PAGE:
Tips for Storing Opened Wine

We try very hard not to let this happen too often at home…. but there are times when one may need to store an opened bottle of wine.  Here are a few tips on the best ways we have found to do it.  An opened bottle of wine means the wine is in contact with oxygen which oxidises a wine.  This process affects and diminishes the taste of a wine and so what we try to do is to preserve the wine as much as possible.  We also like to store a wine in the fridge as chilling slows down the degradation process as well. 

Sparkling Wines
For years I’ve been using the method of placing a teaspoon into the opened bottle and popping it back into the fridge, while we continued to enjoy the bottle.  This is a controversial method…  nonetheless, I like to use this method but I’ve recently discovered a special stopper that allows you to pump air back into an opened bottle to keep it bubbly. For this, you just need to pump till you can’t pump anymore and ‘pop’ the bottle in the fridge.  Technically, by pumping air back into the bottle, the gas that remains in the wine doesn’t escape so easily as the air space in the bottle has pressure.  We’ve included this special stopper in our Christmas gift guide for collectors so I’m hoping Santa will bring me one and I can check it out…  You can also try a simple sparkling wine stopper which would contain the air space that the bubbles are exposed to. 

All things being equal, an opened bottle of sparkling, stored with a good wine stopper can last a day or two in the fridge.  It is a balance of lasting bubbles versus oxidizing the wine.  So to be honest, I would always try to finish a bottle of bubbly.

White Wine
For leftover white wine I like to use a battery operated wine stopper and store the wine in the fridge.  It is possible to recap or recork and store in the fridge but I find a wine preserver will take any air out of the bottle which helps to preserve the still wine.  You'll also find this wine stopper listed in our Christmas gift guide for collectors.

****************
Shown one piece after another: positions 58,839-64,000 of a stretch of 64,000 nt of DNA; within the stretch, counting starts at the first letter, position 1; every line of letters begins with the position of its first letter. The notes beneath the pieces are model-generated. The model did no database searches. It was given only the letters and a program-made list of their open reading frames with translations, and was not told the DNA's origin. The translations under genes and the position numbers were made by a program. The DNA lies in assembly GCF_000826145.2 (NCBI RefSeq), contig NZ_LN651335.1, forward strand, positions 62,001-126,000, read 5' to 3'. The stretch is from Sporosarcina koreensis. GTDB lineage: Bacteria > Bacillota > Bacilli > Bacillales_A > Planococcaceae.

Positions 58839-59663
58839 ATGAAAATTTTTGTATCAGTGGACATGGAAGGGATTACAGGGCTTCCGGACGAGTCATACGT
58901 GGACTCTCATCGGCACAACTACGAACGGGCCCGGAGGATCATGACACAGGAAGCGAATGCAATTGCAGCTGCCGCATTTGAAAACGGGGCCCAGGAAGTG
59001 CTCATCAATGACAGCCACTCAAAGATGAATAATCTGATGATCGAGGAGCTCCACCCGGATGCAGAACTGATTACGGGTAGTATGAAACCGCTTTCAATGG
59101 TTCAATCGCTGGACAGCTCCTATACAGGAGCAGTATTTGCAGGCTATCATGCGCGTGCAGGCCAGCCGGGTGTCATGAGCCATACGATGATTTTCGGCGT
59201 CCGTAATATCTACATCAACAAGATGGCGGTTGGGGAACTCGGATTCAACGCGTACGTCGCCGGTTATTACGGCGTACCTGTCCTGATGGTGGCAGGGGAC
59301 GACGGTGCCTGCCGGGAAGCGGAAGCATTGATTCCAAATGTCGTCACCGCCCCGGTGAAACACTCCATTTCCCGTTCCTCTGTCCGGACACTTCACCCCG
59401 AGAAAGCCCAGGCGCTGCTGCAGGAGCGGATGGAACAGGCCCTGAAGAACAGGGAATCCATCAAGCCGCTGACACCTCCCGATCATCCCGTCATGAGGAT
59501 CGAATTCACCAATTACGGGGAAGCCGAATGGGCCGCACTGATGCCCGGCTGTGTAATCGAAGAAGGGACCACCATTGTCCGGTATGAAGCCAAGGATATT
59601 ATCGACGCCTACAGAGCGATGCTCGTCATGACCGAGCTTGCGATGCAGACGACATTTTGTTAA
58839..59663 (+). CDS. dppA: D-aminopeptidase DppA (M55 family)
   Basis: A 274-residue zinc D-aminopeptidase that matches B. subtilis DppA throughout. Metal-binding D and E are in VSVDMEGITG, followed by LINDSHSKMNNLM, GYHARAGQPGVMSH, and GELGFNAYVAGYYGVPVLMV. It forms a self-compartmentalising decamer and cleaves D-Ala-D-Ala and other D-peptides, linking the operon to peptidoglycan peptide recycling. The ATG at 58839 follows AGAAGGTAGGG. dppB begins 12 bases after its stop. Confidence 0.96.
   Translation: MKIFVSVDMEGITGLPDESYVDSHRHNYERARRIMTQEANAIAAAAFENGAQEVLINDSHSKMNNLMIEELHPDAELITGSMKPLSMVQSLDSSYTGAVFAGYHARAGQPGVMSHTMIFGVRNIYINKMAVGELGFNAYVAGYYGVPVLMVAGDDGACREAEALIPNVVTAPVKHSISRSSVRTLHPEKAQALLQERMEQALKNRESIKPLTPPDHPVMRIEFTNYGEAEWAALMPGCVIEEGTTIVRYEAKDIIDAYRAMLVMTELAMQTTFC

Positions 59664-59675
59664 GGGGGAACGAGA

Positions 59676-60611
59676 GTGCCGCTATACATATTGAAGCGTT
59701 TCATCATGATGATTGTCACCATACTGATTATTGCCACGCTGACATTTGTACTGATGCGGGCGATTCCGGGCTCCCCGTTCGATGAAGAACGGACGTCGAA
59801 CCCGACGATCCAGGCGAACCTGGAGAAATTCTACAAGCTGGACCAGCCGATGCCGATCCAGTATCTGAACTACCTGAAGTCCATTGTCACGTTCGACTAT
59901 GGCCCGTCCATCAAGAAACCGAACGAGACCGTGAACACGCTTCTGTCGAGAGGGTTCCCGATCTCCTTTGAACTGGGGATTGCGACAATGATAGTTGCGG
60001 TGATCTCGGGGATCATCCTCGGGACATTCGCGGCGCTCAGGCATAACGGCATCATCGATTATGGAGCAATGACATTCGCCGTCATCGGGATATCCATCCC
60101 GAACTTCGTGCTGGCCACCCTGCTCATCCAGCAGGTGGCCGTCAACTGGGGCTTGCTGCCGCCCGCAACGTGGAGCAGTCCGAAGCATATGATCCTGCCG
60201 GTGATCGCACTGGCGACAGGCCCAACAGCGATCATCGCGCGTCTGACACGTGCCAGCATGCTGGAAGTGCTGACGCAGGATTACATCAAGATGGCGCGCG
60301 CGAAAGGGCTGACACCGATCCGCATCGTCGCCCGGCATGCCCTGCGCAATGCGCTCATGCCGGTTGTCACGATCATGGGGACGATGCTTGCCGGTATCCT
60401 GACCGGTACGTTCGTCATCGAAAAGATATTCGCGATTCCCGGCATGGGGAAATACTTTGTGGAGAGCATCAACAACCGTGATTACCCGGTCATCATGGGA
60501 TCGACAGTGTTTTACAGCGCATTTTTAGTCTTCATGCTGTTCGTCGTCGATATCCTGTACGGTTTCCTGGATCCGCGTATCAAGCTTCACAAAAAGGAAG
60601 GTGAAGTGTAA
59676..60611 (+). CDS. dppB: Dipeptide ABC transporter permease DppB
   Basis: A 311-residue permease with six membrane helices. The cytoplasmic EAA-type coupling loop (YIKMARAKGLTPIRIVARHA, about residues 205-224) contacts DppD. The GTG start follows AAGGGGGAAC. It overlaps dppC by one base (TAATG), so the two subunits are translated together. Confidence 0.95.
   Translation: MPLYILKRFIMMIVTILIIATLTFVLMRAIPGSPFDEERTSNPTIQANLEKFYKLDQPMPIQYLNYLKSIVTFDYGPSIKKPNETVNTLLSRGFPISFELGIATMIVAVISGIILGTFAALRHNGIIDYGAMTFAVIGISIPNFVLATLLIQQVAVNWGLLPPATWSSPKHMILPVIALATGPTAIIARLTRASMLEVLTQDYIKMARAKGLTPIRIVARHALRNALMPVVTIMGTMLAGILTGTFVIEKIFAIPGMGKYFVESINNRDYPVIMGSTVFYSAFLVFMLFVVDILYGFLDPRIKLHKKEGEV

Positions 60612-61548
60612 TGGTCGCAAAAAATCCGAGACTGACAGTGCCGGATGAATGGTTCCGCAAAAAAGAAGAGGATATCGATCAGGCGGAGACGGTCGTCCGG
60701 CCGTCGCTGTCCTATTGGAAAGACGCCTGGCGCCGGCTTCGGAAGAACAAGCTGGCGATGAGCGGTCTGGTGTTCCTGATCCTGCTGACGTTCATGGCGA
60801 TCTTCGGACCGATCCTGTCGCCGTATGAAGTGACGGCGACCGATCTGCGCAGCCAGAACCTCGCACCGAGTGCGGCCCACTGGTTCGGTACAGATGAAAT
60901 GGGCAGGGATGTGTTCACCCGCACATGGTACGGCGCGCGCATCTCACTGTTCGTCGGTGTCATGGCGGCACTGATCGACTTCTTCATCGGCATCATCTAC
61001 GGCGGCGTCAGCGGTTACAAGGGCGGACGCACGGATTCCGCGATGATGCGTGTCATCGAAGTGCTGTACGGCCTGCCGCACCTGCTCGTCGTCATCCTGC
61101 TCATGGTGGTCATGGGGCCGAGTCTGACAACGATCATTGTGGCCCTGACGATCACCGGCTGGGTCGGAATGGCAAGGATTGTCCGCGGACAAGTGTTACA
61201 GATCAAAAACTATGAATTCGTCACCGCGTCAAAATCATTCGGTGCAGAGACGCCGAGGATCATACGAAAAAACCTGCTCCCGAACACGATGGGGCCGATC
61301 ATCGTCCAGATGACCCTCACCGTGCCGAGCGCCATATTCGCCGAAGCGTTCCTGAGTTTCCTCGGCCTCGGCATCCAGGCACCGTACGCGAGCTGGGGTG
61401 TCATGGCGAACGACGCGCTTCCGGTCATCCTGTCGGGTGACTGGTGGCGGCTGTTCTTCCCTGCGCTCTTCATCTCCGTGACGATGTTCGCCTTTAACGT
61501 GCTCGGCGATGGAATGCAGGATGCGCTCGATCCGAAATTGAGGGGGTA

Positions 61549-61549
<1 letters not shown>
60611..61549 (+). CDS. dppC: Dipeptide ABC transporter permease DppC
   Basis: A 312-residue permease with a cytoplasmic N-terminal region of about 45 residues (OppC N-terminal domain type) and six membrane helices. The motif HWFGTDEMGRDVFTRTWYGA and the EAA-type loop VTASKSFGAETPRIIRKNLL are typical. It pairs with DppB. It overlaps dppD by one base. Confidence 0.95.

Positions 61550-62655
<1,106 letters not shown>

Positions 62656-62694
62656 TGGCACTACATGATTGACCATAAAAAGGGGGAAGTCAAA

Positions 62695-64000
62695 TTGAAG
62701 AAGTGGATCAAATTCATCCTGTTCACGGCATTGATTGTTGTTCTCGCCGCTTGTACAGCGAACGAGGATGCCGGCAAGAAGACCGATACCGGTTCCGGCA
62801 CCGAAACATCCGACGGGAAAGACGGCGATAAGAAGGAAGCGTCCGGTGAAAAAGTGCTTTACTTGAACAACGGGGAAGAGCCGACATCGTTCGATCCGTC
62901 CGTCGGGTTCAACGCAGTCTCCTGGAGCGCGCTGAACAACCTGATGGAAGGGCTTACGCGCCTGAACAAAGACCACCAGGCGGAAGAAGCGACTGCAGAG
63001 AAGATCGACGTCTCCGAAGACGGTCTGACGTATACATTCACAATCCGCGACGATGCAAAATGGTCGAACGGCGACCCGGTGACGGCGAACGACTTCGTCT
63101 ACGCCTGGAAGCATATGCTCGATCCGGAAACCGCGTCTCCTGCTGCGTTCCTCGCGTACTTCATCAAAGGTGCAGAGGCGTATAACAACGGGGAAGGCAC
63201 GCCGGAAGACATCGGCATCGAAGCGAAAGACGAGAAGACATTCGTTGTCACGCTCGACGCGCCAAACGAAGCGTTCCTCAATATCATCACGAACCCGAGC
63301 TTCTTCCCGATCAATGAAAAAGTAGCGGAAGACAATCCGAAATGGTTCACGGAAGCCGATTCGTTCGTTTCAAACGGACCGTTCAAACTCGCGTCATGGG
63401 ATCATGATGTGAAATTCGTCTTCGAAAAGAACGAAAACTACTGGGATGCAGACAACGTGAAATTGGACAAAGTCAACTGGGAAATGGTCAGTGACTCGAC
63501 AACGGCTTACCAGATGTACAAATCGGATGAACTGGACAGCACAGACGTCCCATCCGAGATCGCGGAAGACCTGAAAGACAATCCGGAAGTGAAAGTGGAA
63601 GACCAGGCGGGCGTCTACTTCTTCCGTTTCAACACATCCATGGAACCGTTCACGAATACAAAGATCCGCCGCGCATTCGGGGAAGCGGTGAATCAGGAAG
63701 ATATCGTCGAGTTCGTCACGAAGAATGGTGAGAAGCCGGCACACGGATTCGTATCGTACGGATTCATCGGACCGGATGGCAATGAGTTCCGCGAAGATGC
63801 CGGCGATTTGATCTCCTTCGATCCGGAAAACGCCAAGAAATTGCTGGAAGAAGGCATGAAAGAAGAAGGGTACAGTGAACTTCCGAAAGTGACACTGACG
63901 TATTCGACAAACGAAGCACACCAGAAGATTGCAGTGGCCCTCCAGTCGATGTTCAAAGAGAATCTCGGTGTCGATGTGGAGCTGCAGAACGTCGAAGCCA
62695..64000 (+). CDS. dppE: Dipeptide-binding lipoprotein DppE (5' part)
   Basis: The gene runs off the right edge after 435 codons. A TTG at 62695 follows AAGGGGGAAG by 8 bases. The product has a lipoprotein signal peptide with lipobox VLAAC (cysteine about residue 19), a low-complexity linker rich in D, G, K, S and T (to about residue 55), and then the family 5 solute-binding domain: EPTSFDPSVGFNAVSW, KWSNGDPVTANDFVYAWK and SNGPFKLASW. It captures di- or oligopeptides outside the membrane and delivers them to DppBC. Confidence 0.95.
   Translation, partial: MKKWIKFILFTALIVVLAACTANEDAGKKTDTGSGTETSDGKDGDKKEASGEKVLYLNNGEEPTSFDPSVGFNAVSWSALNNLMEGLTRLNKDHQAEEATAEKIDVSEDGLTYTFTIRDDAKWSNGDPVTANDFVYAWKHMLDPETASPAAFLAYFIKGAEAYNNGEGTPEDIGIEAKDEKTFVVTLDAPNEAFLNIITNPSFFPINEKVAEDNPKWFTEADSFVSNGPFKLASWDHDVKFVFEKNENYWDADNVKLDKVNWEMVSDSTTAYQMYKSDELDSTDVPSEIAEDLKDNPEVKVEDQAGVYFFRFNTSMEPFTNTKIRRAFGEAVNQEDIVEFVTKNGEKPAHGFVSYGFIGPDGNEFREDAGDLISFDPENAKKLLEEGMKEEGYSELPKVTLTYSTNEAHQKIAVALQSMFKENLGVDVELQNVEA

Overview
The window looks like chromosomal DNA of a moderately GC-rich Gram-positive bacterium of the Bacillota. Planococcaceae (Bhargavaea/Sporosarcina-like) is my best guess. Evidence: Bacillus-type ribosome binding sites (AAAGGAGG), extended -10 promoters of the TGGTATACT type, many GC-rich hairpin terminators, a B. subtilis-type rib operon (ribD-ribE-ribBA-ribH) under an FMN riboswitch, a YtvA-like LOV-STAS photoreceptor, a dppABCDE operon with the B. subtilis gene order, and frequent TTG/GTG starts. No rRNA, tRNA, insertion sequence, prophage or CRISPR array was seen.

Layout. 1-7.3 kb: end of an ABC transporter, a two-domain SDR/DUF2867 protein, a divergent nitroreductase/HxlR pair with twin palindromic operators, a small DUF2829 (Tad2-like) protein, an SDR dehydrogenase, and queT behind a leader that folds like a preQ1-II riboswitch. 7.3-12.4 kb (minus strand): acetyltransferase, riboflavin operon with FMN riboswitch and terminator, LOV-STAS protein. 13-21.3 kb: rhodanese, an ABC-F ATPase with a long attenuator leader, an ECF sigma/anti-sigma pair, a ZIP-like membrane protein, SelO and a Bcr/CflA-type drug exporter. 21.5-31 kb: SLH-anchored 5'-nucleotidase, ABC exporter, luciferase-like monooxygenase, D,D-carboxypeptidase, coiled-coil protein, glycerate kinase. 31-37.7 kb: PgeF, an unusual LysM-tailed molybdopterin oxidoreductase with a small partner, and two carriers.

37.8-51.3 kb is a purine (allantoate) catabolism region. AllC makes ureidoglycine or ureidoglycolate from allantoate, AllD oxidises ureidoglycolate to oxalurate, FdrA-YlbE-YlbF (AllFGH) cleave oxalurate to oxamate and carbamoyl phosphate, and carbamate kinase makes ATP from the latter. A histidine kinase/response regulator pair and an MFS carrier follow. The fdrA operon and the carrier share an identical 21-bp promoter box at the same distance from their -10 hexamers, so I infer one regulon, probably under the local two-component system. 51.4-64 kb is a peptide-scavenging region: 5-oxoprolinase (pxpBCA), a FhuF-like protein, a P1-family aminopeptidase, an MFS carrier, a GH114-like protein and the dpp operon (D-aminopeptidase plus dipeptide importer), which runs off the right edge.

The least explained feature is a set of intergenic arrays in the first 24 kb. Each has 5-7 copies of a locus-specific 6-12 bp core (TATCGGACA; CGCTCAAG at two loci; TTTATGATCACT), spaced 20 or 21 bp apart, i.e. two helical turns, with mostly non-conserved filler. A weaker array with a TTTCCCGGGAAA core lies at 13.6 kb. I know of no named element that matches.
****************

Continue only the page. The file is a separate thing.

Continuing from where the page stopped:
You can enjoy the white wine straight from the fridge.  Typically it will last between 3-7 days depending on the type of white wine and how it was made.  For example, acid in a wine gives it longevity and freshness so these wines last longer.  As you get familiar with different wines and brands you know how long you can keep them for.

Red Wine
As with white wine, I like to use a battery operated wine preserver and keep the wine in the fridge.  The preserver takes out any air in the bottle and the fridge cools the wine and slows down any degradation of the opened wine.  Do keep the bottle upright in the fridge as this minimises the surface area exposed to oxygen.

When we are ready to drink the leftover white, I take the red out of the fridge at the same time as the white, so that by the time you drink the red, it would have come up to room temperature. 

An opened bottle of red wine will last on average of up to five days but again it depends on the type of wine and how it was made.  For example, there are a wide range of reds, different growing regions create delicate versus more full bodied reds.  If you open a red wine and it is quite tannic and young, you might not worry about the preserver and just close it with a cork or screw cap and enjoy the rest tomorrow.  The oxygen overnight will help ease up the wine and make it much more approachable.  Please know that for our reds, we track and taste them after bottling every year and typically release them when they are ready so you can just open and enjoy.

Aged Wines
If you are opening a 20-30 year old Bordeaux, chances are it is pretty delicate, so these I would recommend you enjoy on the night and do your best not to have any leftovers aye…  What I like to do is have a taste as soon as I open the bottle, see how it tastes and chances are for me, I’ll rarely need to let them breathe.  I then enjoy each glass and have a lovely conversation with the wine. 

Similarly an aged vintage Champagne will have generally have very refined and delicate bubbles so you would want to enjoy the bottle at its best on the night. 

Sweet Wines
It does depend on how sweet and how it is made but in general you can keep an opened bottle of sweet for a few weeks in the fridge.  For myself, I don’t actually use a preserver and I find they can keep for months.  And if you use a wine preserver then you are even more set.  I would recommend a non battery operated one which I might invest in and use, given I leave it for months, I might outlast the battery!